Also, in all countries, seasonal variations in milk production and composition were observed, both in intensive [35, 36] and pasture-based systems [37]. Previous studies have also proven that milk production varies with parity. It is generally observed a progressive increase in milk production in the first three to four parities and then a progressive decrease [38, 39].


3. Bovine sex-biased milk production

The main source of income in a dairy farm is, by far, milk sale and any factor that can increase or decrease the production affect significantly the farmers income. Even though external factors like feeding, rearing and management are an important part of profitability, other factors, intrinsic to animals can have an important impact on profitability of a farm. The genetic merit [40] and sex of the calf are some of those factors. Beside the intrinsic difference in the commercial value of a female or a male offspring in a commercial farm, if the female milk production is indeed affected by the calf gender, then it could be a major factor for maximizing profits [41].

Calf-sex biased milk production is the capability of a cow to adapt milk production and composition to the sex of her offspring, a phenomenon well documented in diverse mammalian species [19]. The milk yield and the quality of milk produced are two important characteristics in dairy cow production and are also of great impact in beef production. Any favoring of one sex over the other in bovine offspring can lead to a great increase in the use of sex sorted semen, despite its lower conception rate [42]. In dairy cows, birth sex-ratio is biased, with more males being born, which suggests underlying mechanisms operating to favor more male offspring [43, 44].

Bull calves in dairy farms are mostly unwanted, due to their low value; in some countries, they are euthanized after birth, raising an ethical and social concern for the industry. On the other side, the used of sexed semen has higher costs and lower fertility. The fertility of sexed semen is estimated to be 8 to 17.9% lower in heifers compared to the conventional and not advisable to use in multiparous cows [42, 45, 46]. If a specific calf sex is associated with higher milk yield, this would have obvious consequences in the value and widespread use of sexed semen [46].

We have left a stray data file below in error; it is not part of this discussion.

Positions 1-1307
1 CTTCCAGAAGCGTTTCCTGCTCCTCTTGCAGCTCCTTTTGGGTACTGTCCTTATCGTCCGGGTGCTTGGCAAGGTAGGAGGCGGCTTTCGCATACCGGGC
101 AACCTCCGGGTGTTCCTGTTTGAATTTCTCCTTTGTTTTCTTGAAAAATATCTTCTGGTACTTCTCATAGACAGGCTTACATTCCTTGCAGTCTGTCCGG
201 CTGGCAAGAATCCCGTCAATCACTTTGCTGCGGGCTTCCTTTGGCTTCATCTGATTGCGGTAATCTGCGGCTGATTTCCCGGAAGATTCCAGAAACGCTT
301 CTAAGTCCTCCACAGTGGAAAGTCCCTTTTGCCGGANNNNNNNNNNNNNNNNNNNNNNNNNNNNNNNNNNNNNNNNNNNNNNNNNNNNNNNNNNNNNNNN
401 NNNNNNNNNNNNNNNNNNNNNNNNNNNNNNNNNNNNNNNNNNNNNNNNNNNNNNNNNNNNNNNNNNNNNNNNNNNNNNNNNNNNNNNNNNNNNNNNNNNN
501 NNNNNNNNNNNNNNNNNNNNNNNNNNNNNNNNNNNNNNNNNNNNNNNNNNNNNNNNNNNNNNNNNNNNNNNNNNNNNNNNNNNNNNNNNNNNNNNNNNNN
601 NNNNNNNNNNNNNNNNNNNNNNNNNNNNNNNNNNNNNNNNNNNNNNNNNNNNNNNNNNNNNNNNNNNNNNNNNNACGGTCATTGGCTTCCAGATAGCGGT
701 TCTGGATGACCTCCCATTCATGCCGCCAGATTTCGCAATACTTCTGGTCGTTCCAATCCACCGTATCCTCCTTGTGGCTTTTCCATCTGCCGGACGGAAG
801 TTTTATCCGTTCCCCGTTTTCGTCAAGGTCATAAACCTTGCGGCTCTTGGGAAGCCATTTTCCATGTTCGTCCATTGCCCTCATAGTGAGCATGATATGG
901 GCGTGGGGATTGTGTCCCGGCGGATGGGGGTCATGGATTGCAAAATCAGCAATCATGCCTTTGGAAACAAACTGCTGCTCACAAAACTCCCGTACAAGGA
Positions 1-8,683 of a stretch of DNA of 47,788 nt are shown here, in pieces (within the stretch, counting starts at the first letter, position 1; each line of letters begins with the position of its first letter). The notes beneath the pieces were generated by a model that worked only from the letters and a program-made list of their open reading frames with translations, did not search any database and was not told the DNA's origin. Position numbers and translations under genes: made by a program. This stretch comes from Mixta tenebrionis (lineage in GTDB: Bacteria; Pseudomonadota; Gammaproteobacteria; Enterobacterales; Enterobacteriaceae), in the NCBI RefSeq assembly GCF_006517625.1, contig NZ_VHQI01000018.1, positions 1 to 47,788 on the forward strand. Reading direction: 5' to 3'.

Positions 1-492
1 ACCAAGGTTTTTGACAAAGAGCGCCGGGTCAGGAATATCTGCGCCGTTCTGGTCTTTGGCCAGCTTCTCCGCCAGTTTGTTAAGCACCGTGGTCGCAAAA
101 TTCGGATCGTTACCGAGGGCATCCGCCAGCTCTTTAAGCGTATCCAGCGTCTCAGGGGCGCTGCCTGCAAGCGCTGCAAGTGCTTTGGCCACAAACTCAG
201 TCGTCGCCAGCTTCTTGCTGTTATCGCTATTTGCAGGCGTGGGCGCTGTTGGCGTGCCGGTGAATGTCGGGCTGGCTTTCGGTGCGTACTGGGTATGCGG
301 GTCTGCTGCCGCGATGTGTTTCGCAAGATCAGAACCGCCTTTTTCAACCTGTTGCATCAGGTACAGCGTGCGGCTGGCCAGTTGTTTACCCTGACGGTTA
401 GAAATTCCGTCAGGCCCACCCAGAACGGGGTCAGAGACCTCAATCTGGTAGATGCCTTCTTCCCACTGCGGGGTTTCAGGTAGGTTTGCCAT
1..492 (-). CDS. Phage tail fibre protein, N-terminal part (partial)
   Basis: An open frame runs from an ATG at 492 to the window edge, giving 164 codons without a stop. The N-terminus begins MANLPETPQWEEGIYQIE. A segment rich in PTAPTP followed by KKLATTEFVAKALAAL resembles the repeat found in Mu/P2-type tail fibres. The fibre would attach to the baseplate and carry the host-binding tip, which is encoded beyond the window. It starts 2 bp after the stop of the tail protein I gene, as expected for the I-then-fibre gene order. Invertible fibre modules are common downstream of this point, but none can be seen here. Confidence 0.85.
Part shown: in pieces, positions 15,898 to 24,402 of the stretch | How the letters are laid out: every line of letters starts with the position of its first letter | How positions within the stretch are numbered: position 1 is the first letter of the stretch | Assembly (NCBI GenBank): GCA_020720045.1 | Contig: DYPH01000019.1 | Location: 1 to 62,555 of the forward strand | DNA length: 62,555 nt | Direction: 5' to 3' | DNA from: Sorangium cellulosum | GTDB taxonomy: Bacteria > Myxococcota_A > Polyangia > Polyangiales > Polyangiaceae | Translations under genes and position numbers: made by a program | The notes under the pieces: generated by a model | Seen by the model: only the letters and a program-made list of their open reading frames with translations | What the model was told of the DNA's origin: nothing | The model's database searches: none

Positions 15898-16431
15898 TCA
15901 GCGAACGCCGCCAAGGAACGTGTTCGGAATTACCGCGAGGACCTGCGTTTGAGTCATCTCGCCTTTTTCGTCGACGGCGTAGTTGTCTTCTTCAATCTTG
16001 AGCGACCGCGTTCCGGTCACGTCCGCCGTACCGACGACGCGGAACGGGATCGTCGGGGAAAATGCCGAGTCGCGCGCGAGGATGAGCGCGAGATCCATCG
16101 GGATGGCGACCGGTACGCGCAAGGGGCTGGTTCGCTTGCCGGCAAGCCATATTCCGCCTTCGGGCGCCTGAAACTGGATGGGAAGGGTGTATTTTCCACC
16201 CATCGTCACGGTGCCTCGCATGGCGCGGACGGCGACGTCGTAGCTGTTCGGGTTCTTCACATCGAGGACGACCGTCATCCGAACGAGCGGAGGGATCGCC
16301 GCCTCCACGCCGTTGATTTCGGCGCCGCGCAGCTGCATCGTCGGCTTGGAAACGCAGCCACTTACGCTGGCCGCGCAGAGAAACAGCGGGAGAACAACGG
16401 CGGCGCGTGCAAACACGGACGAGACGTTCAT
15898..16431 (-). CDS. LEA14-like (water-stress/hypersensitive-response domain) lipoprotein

The growth rate of a suckling a male calf is higher than in females [47]. Therefore, it would be expected cows to have higher milk production or more energy dense milk when nursing a male. Despite differences in milk quantity or composition, cows do not show any sex biases in nursing behavior [29]. Since in most dairy farms, contrasting to most beef operations, calves are removed from the mother soon after calving, the pre and peri-natal mechanisms are the sole responsible for any observed milk-production sex-bias. Besides, cows are usually pregnant for most of the previous lactation [48], so the calf sex can potentially influence the previous lactation during its gestation or the lactation after their birth.

In Bovidae, data on the effect of calf sex in milk production are, to the least, inconsistent. Some studies reported an effect of calf sex on milk yield [1, 49, 50, 51], whereas other studies found no association [52]. One of the studies found that cows with a given genotype had higher milk yield in case of a male calf than a heifer calf [51]. In buffalos no effect between calf sex and milk production was reported [53].

In dairy cows in particular, studies addressing milk production sex-bias so far led to different results. While most studies described an advantage of female offspring, this effect was not observed for all the populations and a significant difference was not always observed [1, 33, 34, 40, 41, 54, 55]. Canadian and Iranian data for calf-sex bias in milk production found milk yield to be increased when a heifer was calved [41, 56]. However, a higher milk yield after calving a female offspring was only seen in the second lactation in New Zealand Holstein-Friesians [40], and only in the first lactation in French Holstein-Friesians [54] (Table 1).

CountryYears analyzedN (lactations)BreedMain resultsStudy (chronologically)
USA1995-19992,390,000HolsteinCows favor daughters, producing significantly more milk for daughters across lactation.
Effects of fetal sex interact dynamically across parities, whereby the sex of the fetus being gestated can enhance or diminish the production of milk during an established lactation.
Sex of the fetus gestated on the first parity has persistent consequences for milk synthesis on the subsequent parity. Specifically, gestation of a daughter on the first parity increases milk production by, 445 kg over the first two lactations
France2000-20088,901,000Montbéliarde and HolsteinThe effect of the calf sex hardly affected milk production.
A small effect in favor of males was observed in parity 2 and 3 and was similar across breeds.
The estimated effect of the sex of the calf in gestation on the simultaneous lactation was also very small.
Iran1992-2008402,716HolsteinCows with female calves had higher milk and fat yield, persistency of milk and fat yield and longer lactation length, while cows that gave birth to male calves had shorter calving interval and longer productive life.
Also, cows with female calves had higher milk yield per day of lactation in the first two parities, but there was no difference in milk yield per day of lactation for parities ≥3.